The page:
Lagos skyline

The surge in rental costs is prompting city dwellers to downsize or downgrade to more affordable apartments to stave off harsh economic situation, especially cost of living.

The high rent in the residential segment of the property market has been a fall-out of the inflation trend in the country, currently at 17.71 per cent and attempt by property owners to keep pace with rising prices.

With the inflation, cost of housing, especially imported building materials have gone up due to unfavourable exchange rates on imported building materials. The scenario means fewer people can afford to buy a home, which increases demand for rental housing.

With increased demand and little supply, property owners are fixing higher rental rates as everyone needs a roof over their head and renting is still cheaper than buying property.

The Guardian investigation revealed that rent in major location in cities such as Lagos, Abuja, Port Harcourt and Kaduna, between January 2021 and June 2022, grew by over 50 per cent, while in parts of Lagos, including axis initially considered as cheap, rents range from N700, 000 for two-bedroom and N1 million for three-bedroom.

A three-bedroom apartment that was previously rented at N400, 000 rose to N600, 000, price for two-bedroom increased from N350, 000 to N550, 000 and one bedroom, which was initially N250, 000 jumped to 300,000 in less sought after locations.

Similarly, a mini flat costs about N450, 000 to N750, 000; a two-bedroom flat could be as high as N600, 000 to N1.1million, three-bedroom apartment in highbrow locations of Lagos and Abuja cost between N1.2million to N4 million.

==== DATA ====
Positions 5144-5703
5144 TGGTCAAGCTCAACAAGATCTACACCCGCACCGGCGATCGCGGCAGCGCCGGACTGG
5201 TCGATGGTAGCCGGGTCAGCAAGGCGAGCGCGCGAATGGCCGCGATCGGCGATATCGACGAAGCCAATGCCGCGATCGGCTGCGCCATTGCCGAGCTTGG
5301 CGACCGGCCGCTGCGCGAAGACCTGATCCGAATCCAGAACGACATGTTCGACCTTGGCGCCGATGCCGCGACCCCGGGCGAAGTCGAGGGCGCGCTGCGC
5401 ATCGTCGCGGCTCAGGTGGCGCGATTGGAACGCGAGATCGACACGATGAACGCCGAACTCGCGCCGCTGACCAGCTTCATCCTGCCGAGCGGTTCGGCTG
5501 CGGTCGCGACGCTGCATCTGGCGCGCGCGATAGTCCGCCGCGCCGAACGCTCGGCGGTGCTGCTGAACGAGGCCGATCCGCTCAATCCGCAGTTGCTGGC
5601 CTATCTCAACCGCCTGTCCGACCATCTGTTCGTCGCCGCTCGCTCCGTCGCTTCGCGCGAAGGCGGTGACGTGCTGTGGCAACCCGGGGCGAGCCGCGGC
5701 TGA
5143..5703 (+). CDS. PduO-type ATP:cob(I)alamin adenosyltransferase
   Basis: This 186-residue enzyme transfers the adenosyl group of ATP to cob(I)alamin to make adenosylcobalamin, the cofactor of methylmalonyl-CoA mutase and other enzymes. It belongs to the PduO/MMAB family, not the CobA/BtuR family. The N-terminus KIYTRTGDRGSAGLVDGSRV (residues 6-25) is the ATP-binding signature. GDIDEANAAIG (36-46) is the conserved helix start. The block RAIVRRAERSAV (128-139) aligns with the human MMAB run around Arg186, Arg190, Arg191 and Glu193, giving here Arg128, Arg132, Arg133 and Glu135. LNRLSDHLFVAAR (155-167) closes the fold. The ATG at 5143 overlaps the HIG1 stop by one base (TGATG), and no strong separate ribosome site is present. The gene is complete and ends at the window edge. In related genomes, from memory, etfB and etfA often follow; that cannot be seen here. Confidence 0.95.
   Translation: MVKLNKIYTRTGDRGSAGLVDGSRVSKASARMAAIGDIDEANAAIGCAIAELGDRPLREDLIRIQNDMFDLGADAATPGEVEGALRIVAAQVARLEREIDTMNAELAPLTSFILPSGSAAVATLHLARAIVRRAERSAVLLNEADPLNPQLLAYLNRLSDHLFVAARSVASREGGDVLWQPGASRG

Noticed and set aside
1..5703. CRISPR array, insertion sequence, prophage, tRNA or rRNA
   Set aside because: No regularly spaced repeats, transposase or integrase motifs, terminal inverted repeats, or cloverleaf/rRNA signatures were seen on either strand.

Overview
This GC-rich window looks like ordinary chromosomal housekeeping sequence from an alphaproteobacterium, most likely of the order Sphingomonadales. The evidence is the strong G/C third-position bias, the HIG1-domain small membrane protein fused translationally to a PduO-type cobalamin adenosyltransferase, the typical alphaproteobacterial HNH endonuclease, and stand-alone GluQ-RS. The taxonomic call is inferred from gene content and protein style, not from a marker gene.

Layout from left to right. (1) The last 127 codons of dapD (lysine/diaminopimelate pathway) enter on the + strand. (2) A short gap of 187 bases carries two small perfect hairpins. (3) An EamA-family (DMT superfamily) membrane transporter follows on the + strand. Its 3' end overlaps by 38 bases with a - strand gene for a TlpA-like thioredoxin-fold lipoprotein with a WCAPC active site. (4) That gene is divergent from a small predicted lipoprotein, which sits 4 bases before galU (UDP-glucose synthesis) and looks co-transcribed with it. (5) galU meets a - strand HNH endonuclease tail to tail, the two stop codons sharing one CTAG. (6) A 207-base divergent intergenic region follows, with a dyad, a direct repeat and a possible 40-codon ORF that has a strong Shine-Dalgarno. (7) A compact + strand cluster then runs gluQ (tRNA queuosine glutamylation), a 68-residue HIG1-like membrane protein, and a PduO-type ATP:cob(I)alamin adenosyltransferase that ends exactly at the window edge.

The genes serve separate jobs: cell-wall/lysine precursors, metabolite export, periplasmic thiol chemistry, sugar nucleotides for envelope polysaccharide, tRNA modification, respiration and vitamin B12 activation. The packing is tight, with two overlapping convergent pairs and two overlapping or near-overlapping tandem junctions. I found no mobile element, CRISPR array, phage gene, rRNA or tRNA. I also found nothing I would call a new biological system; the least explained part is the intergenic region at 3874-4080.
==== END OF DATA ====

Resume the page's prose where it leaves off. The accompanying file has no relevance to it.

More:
Sharing her experience, Mrs. Kemi Ojuolape, who lived in a two-bedroom apartment in Yaba area of Lagos, where she paid N1.4 million yearly, with her two children had to relocate to a one-bedroom in the same axis to pay N700, 000 after her husband relocated abroad. Others have followed her footstep.

The NIESV’s immediate past chairman, Lagos branch, Mr. Adedotun Bamigbola, confirmed the development. He said what used to be the rent for three-bedroom in Lekki and Lagos Mainland-lkeja and Surulere, is what renters pay for two-bedroom apartment at the moment.

Added to that fact, he said, is the reality that a lot of people are relocating abroad. “I know some people that relocated abroad and it is only the man that is around. After the entire family has left, you don’t expect the man to be occupying a three-bedroom or four-bedroom apartment. He will want to downsize to a two bedroom or in some cases one-bedroom. I understand that has been happening.”

Bamigbola observed that there are also cases of people whose children have travelled to school abroad, stressing that category of families would want to save cost on extra rooms and use it to take care of other pressing needs.

” That is a trend because of the economic situation in the country. If your rent is about N1.2 million for a two-bedroom apartment two years ago, you are probably going to be paying about N2 million or N2. 5 million now.”
Also speaking, an estate surveyor and valuer based in Oyo State, Mr. Alo Fisayo, said the trend could be referred to as the ‘adjustment of one’s pocket’ to cope with the economic reality.

Fisayo, who is the publicity secretary of Oyo branch of NIESV noted that it has always been the trend whenever there is a lull in the economy, adding that most renters do that to get what is needed and effectively allocate available resources to other areas of life.